In October 2020 the unusually long tenure of Japan’s prime minister Shinzō Abe came to an end. He was succeeded by Yoshihide Suga who had hitherto served as his chief cabinet secretary. This change of leadership received a great deal of attention in the media. At the same time, a far-reaching restructuring of the opposition – a merger of centre-left groups – has not been widely reported although this process might shape the future of Japan’s political landscape in a far more profound way.
Since the conservative Liberal Democratic Party (LDP) regained political power in 2012, it has been dominating Japanese politics with a two-third majority (together with a small coalition partner). While certainly in a weak position, parties of the Japanese Left are still able to pull roughly one third of the votes and thus continue to have a certain degree of backing in Japanese society.
The former main centre-left opposition, the Democratic Party of Japan (DPJ), was Japan’s version of third way politics and served since the mid-1990s as a ‘big tent party’ for a plethora of heterogeneous groups ranging from two socialist parties to liberal and conservative groups. Advocating an ambitious reform agenda with a neoliberal core, their common goal was to achieve the first real change of government since 1955. The party merged repeatedly with several groups ultimately coming into the position to oust the LDP from government in a landslide victory in 2009.
At that time the DPJ had already supplemented its programme – then mainly focusing on cutting ‘wasteful’ government spending for lobby interests – with social democratic policy proposals, especially in the field of social and education policy. However, positions of power in the party were held by former politicians of the LDP who had brought their collusion-prone political culture into the DPJ. The high degree of intraparty heterogeneity also proved to be highly problematic.
For these reasons, the three years of DPJ-led government were characterised by corruption scandals, distrust and internal strife. And after the 2011 earthquake and nuclear disaster in Fukushima the representatives of public-sector labour unions stipulated a nuclear phaseout while those representing industrial unions rejected this policy, thereby perpetuating the old conflict of organised labour in Japan. As early as 2010 the DPJ lost its majority in the Upper House; in 2012, it was ultimately ejected from power by the resurgent LDP.In 2017, the DPJ finally dismantled itself in a rather unusual way: confronted with chronically weak polling and a bleak perspective on the upcoming Lower House election, the leadership decided to not file any candidacies but instead to encourage their lawmakers and candidates to run on the ticket of the newly-founded Party of Hope. This party had only recently been established to capitalise on the popularity of the governor of Tokyo, Yuriko Koike, at the national level.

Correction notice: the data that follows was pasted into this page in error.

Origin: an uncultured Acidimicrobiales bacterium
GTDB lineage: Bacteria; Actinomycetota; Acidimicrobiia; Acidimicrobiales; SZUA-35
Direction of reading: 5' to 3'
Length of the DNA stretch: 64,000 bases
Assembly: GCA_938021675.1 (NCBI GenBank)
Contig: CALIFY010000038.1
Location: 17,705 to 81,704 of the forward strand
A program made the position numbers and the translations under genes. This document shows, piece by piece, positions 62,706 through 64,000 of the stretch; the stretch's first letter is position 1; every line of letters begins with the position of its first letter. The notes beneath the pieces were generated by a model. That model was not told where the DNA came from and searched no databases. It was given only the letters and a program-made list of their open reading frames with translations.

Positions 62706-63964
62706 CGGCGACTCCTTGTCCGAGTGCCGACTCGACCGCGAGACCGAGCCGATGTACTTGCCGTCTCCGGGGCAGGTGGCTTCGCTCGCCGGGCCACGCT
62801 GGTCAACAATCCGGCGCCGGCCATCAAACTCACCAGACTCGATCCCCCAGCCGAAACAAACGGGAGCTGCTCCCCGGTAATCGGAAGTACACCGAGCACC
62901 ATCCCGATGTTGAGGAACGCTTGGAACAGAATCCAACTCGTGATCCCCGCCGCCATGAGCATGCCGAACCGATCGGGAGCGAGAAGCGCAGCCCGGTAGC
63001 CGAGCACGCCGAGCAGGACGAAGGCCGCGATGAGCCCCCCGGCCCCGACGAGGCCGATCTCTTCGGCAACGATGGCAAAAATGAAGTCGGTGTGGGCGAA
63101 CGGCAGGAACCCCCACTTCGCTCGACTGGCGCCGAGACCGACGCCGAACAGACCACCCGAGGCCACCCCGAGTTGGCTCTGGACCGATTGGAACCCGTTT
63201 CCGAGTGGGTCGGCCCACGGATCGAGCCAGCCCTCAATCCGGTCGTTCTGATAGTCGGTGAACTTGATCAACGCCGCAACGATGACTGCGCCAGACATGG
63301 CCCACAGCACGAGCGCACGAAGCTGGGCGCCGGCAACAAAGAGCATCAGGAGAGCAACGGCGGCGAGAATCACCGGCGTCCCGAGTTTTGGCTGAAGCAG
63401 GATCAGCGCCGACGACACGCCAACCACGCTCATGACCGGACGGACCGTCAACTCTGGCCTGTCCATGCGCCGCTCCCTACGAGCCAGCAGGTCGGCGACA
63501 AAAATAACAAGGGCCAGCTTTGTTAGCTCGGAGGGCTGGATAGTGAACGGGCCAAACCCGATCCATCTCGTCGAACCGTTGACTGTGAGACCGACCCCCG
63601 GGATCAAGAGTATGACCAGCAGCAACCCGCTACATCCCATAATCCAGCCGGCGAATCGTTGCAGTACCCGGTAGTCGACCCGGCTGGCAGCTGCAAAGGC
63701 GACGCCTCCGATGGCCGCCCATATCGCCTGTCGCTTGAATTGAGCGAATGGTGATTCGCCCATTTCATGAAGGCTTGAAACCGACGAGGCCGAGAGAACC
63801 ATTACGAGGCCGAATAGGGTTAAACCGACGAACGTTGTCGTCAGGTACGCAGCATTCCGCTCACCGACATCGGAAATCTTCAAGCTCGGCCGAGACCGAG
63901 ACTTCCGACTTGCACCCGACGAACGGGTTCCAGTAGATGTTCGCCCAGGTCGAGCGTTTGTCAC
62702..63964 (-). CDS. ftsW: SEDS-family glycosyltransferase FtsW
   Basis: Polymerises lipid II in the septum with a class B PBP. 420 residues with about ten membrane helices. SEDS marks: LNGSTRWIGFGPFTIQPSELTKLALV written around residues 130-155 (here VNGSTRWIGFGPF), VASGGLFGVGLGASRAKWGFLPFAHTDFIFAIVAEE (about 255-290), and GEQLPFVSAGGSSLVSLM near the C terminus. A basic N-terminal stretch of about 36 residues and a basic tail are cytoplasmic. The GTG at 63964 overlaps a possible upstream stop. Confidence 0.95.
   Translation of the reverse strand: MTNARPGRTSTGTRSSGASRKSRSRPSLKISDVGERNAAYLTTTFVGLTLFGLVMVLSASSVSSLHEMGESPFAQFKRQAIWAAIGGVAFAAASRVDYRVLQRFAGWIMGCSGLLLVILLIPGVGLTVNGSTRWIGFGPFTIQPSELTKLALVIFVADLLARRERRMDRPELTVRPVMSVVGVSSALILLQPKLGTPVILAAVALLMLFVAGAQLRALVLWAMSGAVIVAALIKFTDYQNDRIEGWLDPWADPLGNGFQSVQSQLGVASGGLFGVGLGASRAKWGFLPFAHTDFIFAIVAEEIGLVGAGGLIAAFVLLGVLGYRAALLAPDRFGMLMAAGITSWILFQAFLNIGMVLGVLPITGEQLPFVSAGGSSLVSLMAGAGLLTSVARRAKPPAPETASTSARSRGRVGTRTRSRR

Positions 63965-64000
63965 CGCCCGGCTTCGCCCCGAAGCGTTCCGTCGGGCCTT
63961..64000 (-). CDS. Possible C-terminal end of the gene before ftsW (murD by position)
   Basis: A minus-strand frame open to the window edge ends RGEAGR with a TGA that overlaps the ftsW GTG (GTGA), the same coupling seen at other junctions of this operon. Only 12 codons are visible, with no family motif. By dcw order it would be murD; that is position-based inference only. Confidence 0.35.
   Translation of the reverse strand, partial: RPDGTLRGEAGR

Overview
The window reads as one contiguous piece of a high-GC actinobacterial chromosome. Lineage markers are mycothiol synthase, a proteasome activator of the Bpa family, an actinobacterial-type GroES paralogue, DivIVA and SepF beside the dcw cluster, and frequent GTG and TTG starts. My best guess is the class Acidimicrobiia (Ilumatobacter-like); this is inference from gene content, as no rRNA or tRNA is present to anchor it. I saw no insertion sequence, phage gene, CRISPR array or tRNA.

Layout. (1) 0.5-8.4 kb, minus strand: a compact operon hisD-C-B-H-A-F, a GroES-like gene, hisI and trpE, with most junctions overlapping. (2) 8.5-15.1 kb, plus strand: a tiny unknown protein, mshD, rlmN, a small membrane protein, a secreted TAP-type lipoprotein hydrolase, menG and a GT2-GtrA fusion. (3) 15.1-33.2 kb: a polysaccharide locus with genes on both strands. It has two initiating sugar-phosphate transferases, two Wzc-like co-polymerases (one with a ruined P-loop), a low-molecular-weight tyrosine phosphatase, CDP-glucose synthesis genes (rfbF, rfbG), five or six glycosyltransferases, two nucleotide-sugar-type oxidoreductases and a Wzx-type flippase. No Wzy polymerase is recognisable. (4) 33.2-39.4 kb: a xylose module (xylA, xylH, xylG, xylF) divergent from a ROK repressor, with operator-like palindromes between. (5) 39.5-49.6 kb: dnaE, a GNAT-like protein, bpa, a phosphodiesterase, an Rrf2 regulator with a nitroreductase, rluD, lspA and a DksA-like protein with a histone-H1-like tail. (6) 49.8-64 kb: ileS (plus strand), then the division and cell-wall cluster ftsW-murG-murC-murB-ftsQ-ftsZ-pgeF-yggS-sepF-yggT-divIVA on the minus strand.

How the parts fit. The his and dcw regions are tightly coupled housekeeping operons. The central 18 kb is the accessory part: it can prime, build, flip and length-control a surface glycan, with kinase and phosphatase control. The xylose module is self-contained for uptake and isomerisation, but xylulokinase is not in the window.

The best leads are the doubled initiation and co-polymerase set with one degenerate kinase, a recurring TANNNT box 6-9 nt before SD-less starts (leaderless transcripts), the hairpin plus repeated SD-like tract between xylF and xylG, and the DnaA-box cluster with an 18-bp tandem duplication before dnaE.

The formation of the CDP in 2017 could therefore be seen as a welcome development. Its greater homogeneity allowed for an unequivocal left-liberal profile which enabled the party to present itself as a clear-cut alternative to the LDP.
This was a bad call. While the DPJ had noticeably shifted to the left in the preceding years, Koike comes from the same ultraconservative establishment as former prime minister Abe. The Prefectural and Municipal Workers Union – an important partner of the DPJ’s left wing – immediately protested against this deal. Ultimately, Koike herself was unwilling to harbour all of the DPJ’s political castaways and rejected several membership applications, mainly from liberal and leftist lawmakers. Therefore, Yukio Edano, a veteran DPJ politician, decided to establish the left-of-centre Constitutional Democratic Party (CDP) as a political haven for the left wing of the unravelling DPJ. Others decided to join neither the Party of Hope nor the CDP and entered the 2017 election as independents.
When votes finally got counted – only about the half of the population had cast their vote – it became clear that the Party of Hope was destined to betray its name: it finished not only behind the LDP but also the CDP, which had emerged only shortly before election day. Two factors were responsible for the CDPs surprising success: firstly, the support of the public sector unions provided it with a supply of organised votes. Considering the low voter turnout in Japan this is an increasingly decisive factor for electoral success. Secondly, Edano managed to draw support from the big pool of swing voters by renouncing the opportunistic backroom deals of Japanese politics.
The formation of the CDP in 2017 could therefore be seen as a welcome development. Its greater homogeneity allowed for an unequivocal left-liberal profile which enabled the party to present itself as a clear-cut alternative to the LDP. Even the party name – Constitutional Democratic Party – has to be understood as a denouncement of the Abe administrations authoritarian tendencies. Initially, the CDP was generally well received – Edano’s public appearances in Tokyo attracted unusually big crowds; the party’s resonance in social media was remarkable as well.